Lowell High School Doc Premieres at Sundance While Campus Reels from Racist Incident

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Lowell High School Senior Alvan Cai in a scene from the documentary "Try Harder!" The film is by San Francisco director Debbie Lum. It receives its world premiere at the 2021 Sundance Film Festival. (Courtesy Try Harder! Film / Lou Nakasako)

Bay Area filmmaker Debbie Lum’s new documentary Try Harder! begins by underscoring popular beliefs about Lowell High School:

The nationally ranked San Francisco public high school is highly competitive (“Lowell is the ultimate self-confidence crusher!”); the students are excellent at multitasking (“I’m the captain of the tennis team. I’m also co-president of Lowell BuildOn, vice president of Girls who Code and the editor of the school newspaper too!”); and the majority are Asian American (“My friend, he said, ‘Oh, you go to an Asian Excellency School!’”)

But Lum is interested in digging beneath the stereotypes with her documentary—especially when it comes to race.

Try Harder! shows the pressures facing a group of high-achieving seniors at Lowell as they strive to get accepted at top universities. The world premiere of the movie at the Sundance Film Festival this weekend comes as the school is reeling from the latest in a string of racist incidents on campus.

“My film explores what it means to be stuck in boxes, especially along the lines of racial identity and how that impacts the college application process,” Lum says in an online interview with KQED.

In the movie, teacher Scott Dickerman tries to encourage students to look beyond the Ivy League, because of allegations against some elite schools, like Harvard, of discriminating against Asian American applicants.

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“Even if you are a student who should be accepted at a school like this, you may not get in anyway,” Dickerman says. “And that in many cases has to do with a little thing called ethnicity.”

According to San Francisco Unified School District data for the 2019–2020 academic year, more than 50% of Lowell students identify as Asian American—almost double the average for San Francisco public schools.

Meanwhile, less than 2% are Black, which comes with its own set of challenges.

In one scene, student Rachael Schmidt talks about the time she got a bad grade in chemistry class. She blurted out to her classmates that her mom would be upset.

(L to R) Virginia Marshall, President of the San Francisco Alliance of Black School Educators and Co-chair of San Francisco African American Honor Roll with honor student Rachael Schmidt in a scene from Try Harder! directed by Debbie Lum. (Courtesy Try Harder! Film / Lou Nakasako)

“The girl across the table, she asks me, ‘Well, what ethnicity is your mom?’ And I said, ‘She’s African American,’” Schmidt says. “And she said, ‘That’s so weird, because I didn’t expect for Black people to actually care about their grades.’”

Lum says she observed micro-aggressions like this regularly at Lowell while shooting her film. The director began her work on the documentary not long after nearly 30 students staged a walkout protesting racism at the school in 2016.

So Lum wasn’t surprised to hear the news about the posting of anti-Black and anti-semitic slurs on a school-sponsored messaging platform last week.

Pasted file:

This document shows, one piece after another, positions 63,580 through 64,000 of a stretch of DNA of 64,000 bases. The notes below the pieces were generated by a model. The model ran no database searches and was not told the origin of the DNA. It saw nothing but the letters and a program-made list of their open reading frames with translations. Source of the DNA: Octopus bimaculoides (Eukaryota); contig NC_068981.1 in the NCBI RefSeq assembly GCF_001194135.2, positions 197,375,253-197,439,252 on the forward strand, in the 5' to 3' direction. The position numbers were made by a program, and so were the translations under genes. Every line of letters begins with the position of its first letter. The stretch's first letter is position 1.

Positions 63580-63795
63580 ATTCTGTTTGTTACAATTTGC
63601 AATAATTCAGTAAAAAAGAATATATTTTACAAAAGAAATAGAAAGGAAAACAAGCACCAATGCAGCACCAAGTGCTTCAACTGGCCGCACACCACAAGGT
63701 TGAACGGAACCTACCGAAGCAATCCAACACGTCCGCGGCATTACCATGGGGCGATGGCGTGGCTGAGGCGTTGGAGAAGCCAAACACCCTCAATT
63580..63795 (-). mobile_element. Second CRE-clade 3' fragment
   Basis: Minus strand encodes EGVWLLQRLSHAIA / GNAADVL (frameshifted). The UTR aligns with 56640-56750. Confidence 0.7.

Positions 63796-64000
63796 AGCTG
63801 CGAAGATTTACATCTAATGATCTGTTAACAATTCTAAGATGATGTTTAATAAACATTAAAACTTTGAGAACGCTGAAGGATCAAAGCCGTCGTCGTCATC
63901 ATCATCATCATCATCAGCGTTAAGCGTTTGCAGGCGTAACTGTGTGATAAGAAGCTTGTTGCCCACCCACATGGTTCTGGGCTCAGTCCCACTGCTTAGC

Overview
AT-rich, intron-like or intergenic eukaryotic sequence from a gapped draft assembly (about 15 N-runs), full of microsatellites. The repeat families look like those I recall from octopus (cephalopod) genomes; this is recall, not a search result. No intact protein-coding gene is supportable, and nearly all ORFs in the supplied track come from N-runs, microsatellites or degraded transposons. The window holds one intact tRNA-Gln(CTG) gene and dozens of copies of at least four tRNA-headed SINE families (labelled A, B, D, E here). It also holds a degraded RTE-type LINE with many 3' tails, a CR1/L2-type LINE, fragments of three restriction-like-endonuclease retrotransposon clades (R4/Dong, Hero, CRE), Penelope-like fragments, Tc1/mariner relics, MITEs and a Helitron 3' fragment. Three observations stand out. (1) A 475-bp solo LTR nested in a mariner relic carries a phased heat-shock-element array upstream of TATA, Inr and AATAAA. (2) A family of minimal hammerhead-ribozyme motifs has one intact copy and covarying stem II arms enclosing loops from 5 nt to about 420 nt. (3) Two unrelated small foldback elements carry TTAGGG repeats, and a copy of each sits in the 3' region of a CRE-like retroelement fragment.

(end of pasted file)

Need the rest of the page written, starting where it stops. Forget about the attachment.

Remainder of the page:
“It is a problem at Lowell,” Lum says.

In an interview with KQED, San Francisco board of education president Gabriela Lopez says Lowell often gets media attention because of its national profile.

“This is a high school that a lot of people know and pay attention to,” Lopez says.

But she says the prestigious institution is by no means the only local public school grappling with racism.

“Whether it be in our virtual space, whether it be in our physical classrooms, this is not the first time, unfortunately, that it’s happened,” Lopez says.

Current Lowell senior Justine Orgel. (Courtesy Justine Orgel)

Current Lowell High School senior Justine Orgel is part of a group of students that publicly condemned last week’s racist attacks. She says the school’s exclusive admissions policy based on test scores is at least partly to blame.

“We have this lack of representation of Black students, Hispanic students,” Orgel says.

The anger around racial disparities has also been exacerbated by the school board’s decision last fall to temporarily admit next year’s freshman class at Lowell using the lottery system it uses for other local schools, rather than relying on the selective grades and testing evaluation for which Lowell’s known. The decision was made because of the switch to pass/fail grading during the pandemic.

“With the lottery issue came lots of anger on different sides,” Orgel says. “Some people are angry because they don’t want the academic environment of Lowell to change, or they think getting rid of a merit-based system would allow anyone to enroll, implying that they don’t feel that these new students—more diverse groups since there are no barriers to entry other than lottery—deserve the spots. This triggers anger from other sides who feel that this attitude perpetuates systemic racism.”

Also of note: Lowell High School is among the 44 public schools in the city the school board voted this week to rename in light of the unethical ties of their namesakes. Nineteenth century writer James Russell Lowell was an abolitionist. But the committee responsible for looking into the namesakes of San Francisco schools question Lowell’s commitment to the anti-slavery cause and say he made  statements about the superiority of whites over Blacks.

Orgel says she wants to see Try Harder!. “I hope the film will give audiences the chance to see what the students at Lowell High School are really up against,” she says.